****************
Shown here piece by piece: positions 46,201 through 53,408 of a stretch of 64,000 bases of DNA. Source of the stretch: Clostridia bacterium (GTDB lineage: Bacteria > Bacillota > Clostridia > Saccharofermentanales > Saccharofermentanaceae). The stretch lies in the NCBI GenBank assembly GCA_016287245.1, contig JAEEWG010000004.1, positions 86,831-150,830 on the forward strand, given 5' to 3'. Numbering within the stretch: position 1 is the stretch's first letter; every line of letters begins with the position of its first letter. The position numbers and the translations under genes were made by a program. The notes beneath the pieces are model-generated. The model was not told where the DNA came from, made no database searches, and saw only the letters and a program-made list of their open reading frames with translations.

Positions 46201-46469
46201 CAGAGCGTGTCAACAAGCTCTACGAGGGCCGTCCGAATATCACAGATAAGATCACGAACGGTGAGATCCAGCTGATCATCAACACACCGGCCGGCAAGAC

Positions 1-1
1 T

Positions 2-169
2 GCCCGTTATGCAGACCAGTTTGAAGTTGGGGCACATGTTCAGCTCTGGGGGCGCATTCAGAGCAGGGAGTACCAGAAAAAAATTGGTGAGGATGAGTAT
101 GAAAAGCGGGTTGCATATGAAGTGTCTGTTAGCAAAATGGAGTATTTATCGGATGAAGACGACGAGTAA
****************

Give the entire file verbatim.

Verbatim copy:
Shown here piece by piece: positions 46,201 through 53,408 of a stretch of 64,000 bases of DNA. Source of the stretch: Clostridia bacterium (GTDB lineage: Bacteria > Bacillota > Clostridia > Saccharofermentanales > Saccharofermentanaceae). The stretch lies in the NCBI GenBank assembly GCA_016287245.1, contig JAEEWG010000004.1, positions 86,831-150,830 on the forward strand, given 5' to 3'. Numbering within the stretch: position 1 is the stretch's first letter; every line of letters begins with the position of its first letter. The position numbers and the translations under genes were made by a program. The notes beneath the pieces are model-generated. The model was not told where the DNA came from, made no database searches, and saw only the letters and a program-made list of their open reading frames with translations.

Positions 46201-46469
46201 CAGAGCGTGTCAACAAGCTCTACGAGGGCCGTCCGAATATCACAGATAAGATCACGAACGGTGAGATCCAGCTGATCATCAACACACCGGCCGGCAAGAC

Positions 1-1
1 T

Positions 2-169
2 GCCCGTTATGCAGACCAGTTTGAAGTTGGGGCACATGTTCAGCTCTGGGGGCGCATTCAGAGCAGGGAGTACCAGAAAAAAATTGGTGAGGATGAGTAT
101 GAAAAGCGGGTTGCATATGAAGTGTCTGTTAGCAAAATGGAGTATTTATCGGATGAAGACGACGAGTAA